Coincidentally, there is good news to report on our National Archives’ use of social media in the same week that I’m wrapping up the series of blog posts that asks for reader suggestions about how NARA can increase its interactivity, transparency, and openness. If you have ideas or suggestions for how NARA could be making better use of social media such as blogs, social networks (like Facebook and MySpace), Flickr, YouTube, SecondLife, podcasting, or Twitter, etc., please leave your ideas in the comments.
Today marked the re-launch of NARA’s first blog, now known as Records Express:
the official blog of the National Records Management Program (NRMP) at the National Archives. The NRMP provides records management leadership, oversight, guidance, and service to Federal agencies so they will appropriately manage their records. As a result of that work, NARA can properly preserve and provide access to records that document the national experience and protect legal rights.
While the audience for this blog may not be as large as the audience for more researcher-oriented topics, it is great to see NARA produce a blog for this more targeted and specialized audience. Given the embrace of archivists and librarians contributing to blogs at the New York Public Library under David Ferriero’s leadership, we hope we can see the same kind of activity at NARA soon. (Note in particular the use of “blog channels” at NYPL, and the variety of topics covered, and imagine what would be possible with NARA’s equally diverse collections.)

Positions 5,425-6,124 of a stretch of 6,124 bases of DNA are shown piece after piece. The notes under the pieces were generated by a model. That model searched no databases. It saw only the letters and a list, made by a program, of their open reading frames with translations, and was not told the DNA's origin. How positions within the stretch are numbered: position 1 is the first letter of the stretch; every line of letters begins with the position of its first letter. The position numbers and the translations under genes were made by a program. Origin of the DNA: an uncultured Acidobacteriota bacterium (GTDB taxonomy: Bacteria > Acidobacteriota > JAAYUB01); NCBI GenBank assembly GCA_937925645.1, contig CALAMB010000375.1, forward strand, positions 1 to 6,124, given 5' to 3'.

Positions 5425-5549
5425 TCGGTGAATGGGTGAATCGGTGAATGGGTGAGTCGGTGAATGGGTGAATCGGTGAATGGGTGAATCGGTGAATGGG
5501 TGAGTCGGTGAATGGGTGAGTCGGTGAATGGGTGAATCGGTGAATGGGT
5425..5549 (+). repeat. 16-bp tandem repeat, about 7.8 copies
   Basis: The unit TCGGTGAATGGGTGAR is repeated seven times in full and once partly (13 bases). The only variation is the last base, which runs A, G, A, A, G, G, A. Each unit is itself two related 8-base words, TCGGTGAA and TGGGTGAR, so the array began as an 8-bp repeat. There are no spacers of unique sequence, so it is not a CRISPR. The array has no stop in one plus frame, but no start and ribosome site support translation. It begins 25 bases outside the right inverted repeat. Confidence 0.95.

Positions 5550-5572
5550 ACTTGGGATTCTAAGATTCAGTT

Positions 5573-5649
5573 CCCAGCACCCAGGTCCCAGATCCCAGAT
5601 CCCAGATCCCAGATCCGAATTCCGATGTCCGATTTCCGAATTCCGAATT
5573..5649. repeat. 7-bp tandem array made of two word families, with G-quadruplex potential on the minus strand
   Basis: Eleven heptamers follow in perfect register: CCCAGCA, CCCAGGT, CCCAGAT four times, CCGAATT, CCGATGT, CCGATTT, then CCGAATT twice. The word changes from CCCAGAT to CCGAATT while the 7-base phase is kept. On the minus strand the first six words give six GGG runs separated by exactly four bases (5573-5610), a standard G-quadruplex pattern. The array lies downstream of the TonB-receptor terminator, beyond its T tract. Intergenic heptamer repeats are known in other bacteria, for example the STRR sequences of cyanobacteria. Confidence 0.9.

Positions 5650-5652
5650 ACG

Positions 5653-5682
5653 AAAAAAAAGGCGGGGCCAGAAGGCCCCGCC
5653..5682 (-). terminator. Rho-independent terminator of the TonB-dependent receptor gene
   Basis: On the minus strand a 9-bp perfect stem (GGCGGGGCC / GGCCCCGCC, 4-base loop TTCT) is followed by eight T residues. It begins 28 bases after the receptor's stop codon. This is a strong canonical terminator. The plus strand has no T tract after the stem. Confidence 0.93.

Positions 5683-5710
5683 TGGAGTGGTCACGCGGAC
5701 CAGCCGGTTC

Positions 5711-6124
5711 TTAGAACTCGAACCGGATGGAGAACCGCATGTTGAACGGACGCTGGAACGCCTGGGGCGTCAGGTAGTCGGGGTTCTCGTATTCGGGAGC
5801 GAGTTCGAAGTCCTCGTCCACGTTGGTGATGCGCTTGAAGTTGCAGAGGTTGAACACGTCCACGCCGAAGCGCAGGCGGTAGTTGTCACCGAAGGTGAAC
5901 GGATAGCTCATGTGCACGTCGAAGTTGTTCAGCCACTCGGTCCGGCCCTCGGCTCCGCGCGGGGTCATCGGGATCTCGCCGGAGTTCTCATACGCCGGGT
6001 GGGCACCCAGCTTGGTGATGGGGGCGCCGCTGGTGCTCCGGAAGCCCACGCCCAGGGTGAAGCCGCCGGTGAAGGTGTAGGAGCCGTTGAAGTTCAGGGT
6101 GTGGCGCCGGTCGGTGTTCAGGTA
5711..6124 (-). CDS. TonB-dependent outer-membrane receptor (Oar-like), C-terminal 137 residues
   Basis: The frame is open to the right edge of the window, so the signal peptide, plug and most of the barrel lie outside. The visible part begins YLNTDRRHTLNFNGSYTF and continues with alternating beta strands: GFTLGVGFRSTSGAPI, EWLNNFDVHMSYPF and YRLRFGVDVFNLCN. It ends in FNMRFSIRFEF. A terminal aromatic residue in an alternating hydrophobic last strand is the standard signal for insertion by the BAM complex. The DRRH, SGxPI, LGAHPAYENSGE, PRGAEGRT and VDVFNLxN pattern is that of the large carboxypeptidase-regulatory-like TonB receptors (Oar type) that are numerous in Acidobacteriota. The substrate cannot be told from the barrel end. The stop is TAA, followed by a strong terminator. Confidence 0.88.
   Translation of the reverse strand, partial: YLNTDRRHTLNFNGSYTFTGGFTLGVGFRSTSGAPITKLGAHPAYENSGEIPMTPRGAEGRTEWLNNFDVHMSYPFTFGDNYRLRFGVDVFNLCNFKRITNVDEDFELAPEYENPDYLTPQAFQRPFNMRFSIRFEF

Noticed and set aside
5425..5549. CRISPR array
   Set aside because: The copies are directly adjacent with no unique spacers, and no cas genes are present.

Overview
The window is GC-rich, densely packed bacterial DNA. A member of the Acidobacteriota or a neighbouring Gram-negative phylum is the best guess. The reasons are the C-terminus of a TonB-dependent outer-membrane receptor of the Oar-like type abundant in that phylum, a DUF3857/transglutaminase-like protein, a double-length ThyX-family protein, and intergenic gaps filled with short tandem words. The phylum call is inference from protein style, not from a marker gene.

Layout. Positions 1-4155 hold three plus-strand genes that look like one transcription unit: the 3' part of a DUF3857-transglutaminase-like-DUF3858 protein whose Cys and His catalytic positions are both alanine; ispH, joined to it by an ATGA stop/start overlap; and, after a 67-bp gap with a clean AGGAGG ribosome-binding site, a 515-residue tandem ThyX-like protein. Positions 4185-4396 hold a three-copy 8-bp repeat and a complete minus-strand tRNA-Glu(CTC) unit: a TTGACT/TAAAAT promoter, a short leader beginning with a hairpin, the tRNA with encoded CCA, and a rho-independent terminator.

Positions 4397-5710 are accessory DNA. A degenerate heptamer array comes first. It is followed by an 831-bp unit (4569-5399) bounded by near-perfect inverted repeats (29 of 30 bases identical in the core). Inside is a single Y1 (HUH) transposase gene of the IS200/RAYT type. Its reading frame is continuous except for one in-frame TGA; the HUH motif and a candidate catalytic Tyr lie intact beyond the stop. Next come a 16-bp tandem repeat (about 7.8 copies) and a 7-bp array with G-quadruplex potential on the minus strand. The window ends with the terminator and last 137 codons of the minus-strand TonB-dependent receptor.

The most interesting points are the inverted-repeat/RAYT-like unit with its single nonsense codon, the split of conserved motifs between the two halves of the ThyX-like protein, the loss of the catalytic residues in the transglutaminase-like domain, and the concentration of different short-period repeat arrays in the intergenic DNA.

While NARA has made a great deal of progress recently in creating a presence on most major social media sites, I still think that in general their participation lacks the kind of sophistication we see from many other national archives, museums, and libraries. They are using the tools and sharing content, but I have the impression that there is no overall strategy for what material is shared or what the goals are. I would like to see NARA follow the model presented by the Smithsonian in Smithsonian 2.0, the open and collaborative development of the Smithsonian Web and New Media Strategy.
Do you have any suggestions for how NARA could improve their use of social media? Are there any organizations you think could serve as models in this area?
And, just a reminder, if you want to submit comments to NARA for consideration as they develop their open government plan, those comments are due by this Friday, March 19. I’ll be collecting the ideas I’ve shared here as well as the ideas shared in the comments and submitting them, and I encourage you to share your ideas too.